Face time is paramount — even if you are napping at your desk, you must be there! Sick? Get a doctor's note!

Secondly, it would be considerable stress for Japanese women to work full-time and take care of the children, household duties, and daily errands.

In Japan, the mother is primarily responsible for attending all required PTA meetings, supporting the 運動会 or sports events, preparing 弁当 bento box lunches, helping with daily homework requirements, and preparing for school exams and entrance exams. Once the child is on summer and winter vacation, then the mother has to take care of the children herself, or hopefully, have a family member nearby who can babysit for a few hours. If and when the child becomes sick, the mother is the one who will take care of the child.

Currently, Japan has one of the world's lowest rates for males supporting household duties and childcare responsibilities. Of course, Japan is rapidly changing, and each firm and household is different, but there is still a strong tendency to keep things the same as it was ~30 years ago. As the society ages, the people in the top management companies are elderly men, who generally want to maintain the status quo.

Finally, with no babysitter culture, few daycare facilities, lack of awareness around work-life balance and flexibility, working full-time is nearly impossible for women — a yet unattainable dream.

Eventually, Japanese companies will become more flexible to solve one of their biggest issues of the day — a declining and aging population.

A Deeper Look into Yoko's Non-Profit Organization

For over two years, she ran a series of workshops to build the self-esteem and self-respect of those defined as “NEET” individuals — young people who are not going to school, work, or any form of training.

Yoko felt like she could truly make a difference in this field, as she too, had experienced depression and lack of self-confidence. Thus, she wanted to help these young people overcome their challenges and reenter society.

Workshop Examples

In the first year, her class consisted of 10 young people between the ages of 16 and 29. Many of them had terrible relationships with their parents, and didn't have the confidence to even leave the house.

As such, the workshop revolved around simple steps to build confidence. The class would cook together, share what they liked about themselves, and compliment those around them.

Workshop Goals

Initially, the workshop's main goal was to get NEET people to come. As it took an incredible amount of bravery and courage just to leave their house, Yoko eagerly embraced them and made them feel as comfortable as possible. She repeatedly complimented everyone for attending and gave small awards to every participant.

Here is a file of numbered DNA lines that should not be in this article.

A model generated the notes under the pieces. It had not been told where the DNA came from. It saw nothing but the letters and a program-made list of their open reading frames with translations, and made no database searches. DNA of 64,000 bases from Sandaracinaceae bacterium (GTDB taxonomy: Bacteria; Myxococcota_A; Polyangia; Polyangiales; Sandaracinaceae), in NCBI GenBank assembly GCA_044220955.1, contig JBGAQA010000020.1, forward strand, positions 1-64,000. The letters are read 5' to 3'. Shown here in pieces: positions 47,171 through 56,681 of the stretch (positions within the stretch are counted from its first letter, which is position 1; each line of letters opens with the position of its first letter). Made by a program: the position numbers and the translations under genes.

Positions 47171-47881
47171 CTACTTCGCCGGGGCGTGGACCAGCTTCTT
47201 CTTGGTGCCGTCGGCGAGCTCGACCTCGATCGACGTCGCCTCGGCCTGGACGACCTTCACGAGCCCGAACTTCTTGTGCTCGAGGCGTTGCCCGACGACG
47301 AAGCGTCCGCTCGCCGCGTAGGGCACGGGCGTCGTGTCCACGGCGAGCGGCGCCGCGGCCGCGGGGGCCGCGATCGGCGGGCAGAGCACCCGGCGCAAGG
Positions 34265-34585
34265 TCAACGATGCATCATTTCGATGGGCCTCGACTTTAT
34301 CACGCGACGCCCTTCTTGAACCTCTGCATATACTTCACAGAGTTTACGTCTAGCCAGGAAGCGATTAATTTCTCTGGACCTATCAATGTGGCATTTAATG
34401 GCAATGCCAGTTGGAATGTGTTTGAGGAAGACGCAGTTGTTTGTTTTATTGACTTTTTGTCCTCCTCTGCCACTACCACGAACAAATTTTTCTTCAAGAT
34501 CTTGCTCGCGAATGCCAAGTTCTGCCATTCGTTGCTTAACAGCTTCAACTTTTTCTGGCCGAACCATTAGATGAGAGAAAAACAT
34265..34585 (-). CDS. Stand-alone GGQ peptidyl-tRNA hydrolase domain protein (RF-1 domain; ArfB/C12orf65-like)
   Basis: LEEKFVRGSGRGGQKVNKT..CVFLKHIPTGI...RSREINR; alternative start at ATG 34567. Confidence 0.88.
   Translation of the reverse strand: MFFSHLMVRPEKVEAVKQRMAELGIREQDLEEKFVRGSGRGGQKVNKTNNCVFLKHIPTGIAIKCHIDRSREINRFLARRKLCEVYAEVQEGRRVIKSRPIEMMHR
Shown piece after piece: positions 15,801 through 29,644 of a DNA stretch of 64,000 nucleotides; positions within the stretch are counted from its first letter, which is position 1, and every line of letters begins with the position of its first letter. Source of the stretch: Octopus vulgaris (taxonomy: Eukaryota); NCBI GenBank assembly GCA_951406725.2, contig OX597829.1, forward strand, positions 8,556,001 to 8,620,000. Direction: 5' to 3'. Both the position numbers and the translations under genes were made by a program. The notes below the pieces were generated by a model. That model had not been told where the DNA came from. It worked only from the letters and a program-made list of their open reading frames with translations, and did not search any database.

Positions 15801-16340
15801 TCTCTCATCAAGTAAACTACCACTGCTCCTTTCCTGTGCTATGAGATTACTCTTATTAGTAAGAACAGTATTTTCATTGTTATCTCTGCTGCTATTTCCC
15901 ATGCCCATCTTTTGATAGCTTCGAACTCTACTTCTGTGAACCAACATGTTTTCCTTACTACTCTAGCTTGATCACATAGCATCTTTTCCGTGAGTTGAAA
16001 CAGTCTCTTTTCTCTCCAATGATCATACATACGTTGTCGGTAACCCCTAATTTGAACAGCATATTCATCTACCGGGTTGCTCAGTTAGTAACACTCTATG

Eventually, the goal was to help all of these young people reenter the world by either pursuing further education or working at a company.

Workshop Results

In the second year, two additional participants joined. And by the end of the year, all 12 students ended up entering companies as full or part-time employees.

By helping these young people gain the skills they needed to believe in themselves, and know what they were good at, Yoko was able to help them transform their lives.


Yoko's Words of Caution & Words of Wisdom

And to end on a positive note, Yoko provided the following advice for those who want to follow in her footsteps.

I. Create a Long-term Business Plan

To avoid succumbing to the stresses and pressures of daily life as a working mother, Yoko recommended creating a long-term business plan — one that is 5 to 10 years into the future. That way, working women wouldn't be overwhelmed and find it to be an insurmountable task. Instead by thinking about the long-term and acting in the short-term, Yoko said that anyone can create a business in Japan.

II. Network with Entrepreneurs

By having a strong network of fellow business owners, Yoko said that it becomes easier to not give up during challenging times, and to receive the right advice at the right time. Through her network, she has surmounted very difficult situations such as being deceived and not earning as much money as she could.

III. Advocate for Yourself by Hiring Tax Specialists & Lawyers

Looking back, Yoko felt she could have avoided deceptive and painful situations by educating herself about the rules and regulations around tax and finances, personal business loans, and sexual harassment. After starting her business and thinking certain situations were odd, Yoko began researching and quickly learned how little she knew.

Now, she consults with a tax specialist and even has a common lawyer.

IV. Trust Your Gut Instinct

When conducting business meetings, Yoko highly recommended that women trust their gut instinct and stand up for themselves. If they feel that something is off, it most likely is and isn't a normal part of business. As such, Yoko advised women to trust their inner feelings and never fall into the trap of belittling yourself or excusing odd behavior, when conducting business meetings.


Thank you very much for reading this article! Please visit Yoko Yamada's website and like her Facebook page.